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Heritage Park History

From Foothill Lemon Company est. 1911 to Heritage Park est. 2000


Corona and Early 
Citrus Production

 Corona was one of many cities founded on citrus agriculture near the turn of the century.


The cross-country railroad, ample land to farm, and early successes of the first growers initiated a "Citrus Boom" of the 1880s. The first citrus grove in the colony of South Riverside – which would later incorporate as Corona – was planted by Patrick Harrington. By 1888, the South Riverside Bee reported that 150 new acres had been planted. Corona’s first packing house was built in 1891. By 1912, there were 11 packing houses in Corona, CA with a combined floor space of more than 280,000 square feet.

EARLY 1900s

S.B. Hampton 


Samuel B. Hampton, a prominent businessman in Corona, CA began as a manager at St. Louis Fruit Company, which later became the Corona Lemon Company. With this experience and knowledge he recruited investors with a vision for choice land within the city limits of Corona for citrus growers.  He acknowledged the potential for Corona to expand further into a flourishing domestic growth area for United States citrus industry. 

EST. 1911

The Foothill Lemon Company

Early irrigation infrastructure successes via Temescal Water Company and ample agriculture land up for grabs, initiated the purchase of Foothill acreage just within city limits. The initial plantings of Foothill Groves encompassed 900 acres and employed a small workforce.

S.B. Hampton built a homestead in 1911 at the base of the foothills and, for a brief time, lived just off the land where citrus grew. That home, still standing, is the current location of the Performing Arts Empire, a local small business.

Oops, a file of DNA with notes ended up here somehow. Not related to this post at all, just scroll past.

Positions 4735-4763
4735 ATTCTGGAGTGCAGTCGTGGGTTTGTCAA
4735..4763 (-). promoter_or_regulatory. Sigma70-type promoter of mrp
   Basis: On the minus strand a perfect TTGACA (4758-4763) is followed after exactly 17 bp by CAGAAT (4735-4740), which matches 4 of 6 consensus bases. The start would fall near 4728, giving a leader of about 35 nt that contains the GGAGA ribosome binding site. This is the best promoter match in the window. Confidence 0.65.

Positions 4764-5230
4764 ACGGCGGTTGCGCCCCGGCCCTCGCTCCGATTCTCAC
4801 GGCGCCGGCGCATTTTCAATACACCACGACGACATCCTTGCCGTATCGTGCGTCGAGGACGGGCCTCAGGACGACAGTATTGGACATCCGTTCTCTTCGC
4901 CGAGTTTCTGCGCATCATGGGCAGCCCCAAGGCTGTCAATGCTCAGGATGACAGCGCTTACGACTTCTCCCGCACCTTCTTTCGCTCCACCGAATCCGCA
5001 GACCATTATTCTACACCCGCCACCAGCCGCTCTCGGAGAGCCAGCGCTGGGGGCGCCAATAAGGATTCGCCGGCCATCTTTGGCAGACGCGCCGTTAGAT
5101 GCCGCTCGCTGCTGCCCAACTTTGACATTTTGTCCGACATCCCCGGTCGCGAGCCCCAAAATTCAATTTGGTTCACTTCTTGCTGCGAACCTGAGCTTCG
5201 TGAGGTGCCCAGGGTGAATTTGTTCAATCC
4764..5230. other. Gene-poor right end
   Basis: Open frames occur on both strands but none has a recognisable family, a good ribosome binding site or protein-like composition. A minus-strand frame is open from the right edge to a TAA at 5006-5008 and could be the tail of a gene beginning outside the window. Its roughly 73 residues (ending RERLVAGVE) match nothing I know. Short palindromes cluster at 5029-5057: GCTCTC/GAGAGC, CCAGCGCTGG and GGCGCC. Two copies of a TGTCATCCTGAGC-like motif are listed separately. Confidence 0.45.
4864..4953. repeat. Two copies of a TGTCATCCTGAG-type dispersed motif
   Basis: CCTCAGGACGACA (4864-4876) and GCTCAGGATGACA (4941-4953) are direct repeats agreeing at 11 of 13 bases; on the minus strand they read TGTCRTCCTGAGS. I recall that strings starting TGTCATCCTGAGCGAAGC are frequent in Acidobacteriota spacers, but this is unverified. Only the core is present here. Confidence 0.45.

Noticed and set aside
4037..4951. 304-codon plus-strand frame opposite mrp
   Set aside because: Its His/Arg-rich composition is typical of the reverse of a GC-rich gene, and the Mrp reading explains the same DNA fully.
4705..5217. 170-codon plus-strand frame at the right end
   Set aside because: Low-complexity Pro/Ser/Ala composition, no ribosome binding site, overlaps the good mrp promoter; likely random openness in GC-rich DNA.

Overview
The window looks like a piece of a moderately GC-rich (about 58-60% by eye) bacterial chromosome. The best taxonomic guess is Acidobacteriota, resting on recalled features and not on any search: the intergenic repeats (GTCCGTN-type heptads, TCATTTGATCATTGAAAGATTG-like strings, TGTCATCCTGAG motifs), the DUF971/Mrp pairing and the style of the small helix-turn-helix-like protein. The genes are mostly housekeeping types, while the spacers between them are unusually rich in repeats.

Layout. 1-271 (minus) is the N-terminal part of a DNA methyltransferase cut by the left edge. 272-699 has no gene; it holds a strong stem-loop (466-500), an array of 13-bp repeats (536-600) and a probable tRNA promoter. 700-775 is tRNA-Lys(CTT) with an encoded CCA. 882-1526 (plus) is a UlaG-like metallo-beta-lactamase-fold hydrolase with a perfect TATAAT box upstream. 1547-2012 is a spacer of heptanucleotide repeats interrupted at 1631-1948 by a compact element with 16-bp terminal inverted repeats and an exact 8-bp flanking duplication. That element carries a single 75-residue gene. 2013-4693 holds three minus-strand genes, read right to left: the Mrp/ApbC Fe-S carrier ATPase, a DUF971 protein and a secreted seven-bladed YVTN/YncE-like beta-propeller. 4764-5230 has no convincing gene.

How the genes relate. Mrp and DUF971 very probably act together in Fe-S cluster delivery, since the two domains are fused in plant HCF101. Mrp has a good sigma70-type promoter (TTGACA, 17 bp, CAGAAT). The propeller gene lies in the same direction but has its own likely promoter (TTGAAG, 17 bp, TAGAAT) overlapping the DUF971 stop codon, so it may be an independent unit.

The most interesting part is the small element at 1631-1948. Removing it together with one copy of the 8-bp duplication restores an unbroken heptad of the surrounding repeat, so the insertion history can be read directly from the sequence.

Growth & Innovation

The Foothill footprint would expand to over 2,330 acres, the largest ranch in Corona, CA, Riverside County, and at times, the State of California.

During the 1929 Market Crash, Corona was minimally affected. Agriculture and homestead solutions proved valuable to citizens. Mother Nature, however, had other plans. 1938 Floods and a Great freeze of 1949 proved to be difficult. Innovative techniques to melt the snow and protect the trees were utilized via orchard heaters, or smudge pots


Workers & Community


By the mid-1930s The Foothill Lemon Company had 150 full-time employees and shipped three-quarters of a million boxes of fruit a year via train to areas throughout the United States.


WWII & Bracero Program


From 1941 until 1945, Corona’s citrus farming workforce was impacted – it was difficult to keep the groves running without sufficient labor. In 1942, The Mexican Farm Labor Program, informally known as the Bracero Program, was established. The program allowed Mexican laborers admittance to the USA for a limited time as seasonal agricultural workers to plant and harvest crops. The Bracero Program was considered such a success that it lasted until 1964. Around 4.5 million Mexican manual laborers legally entered the US during the years of the program.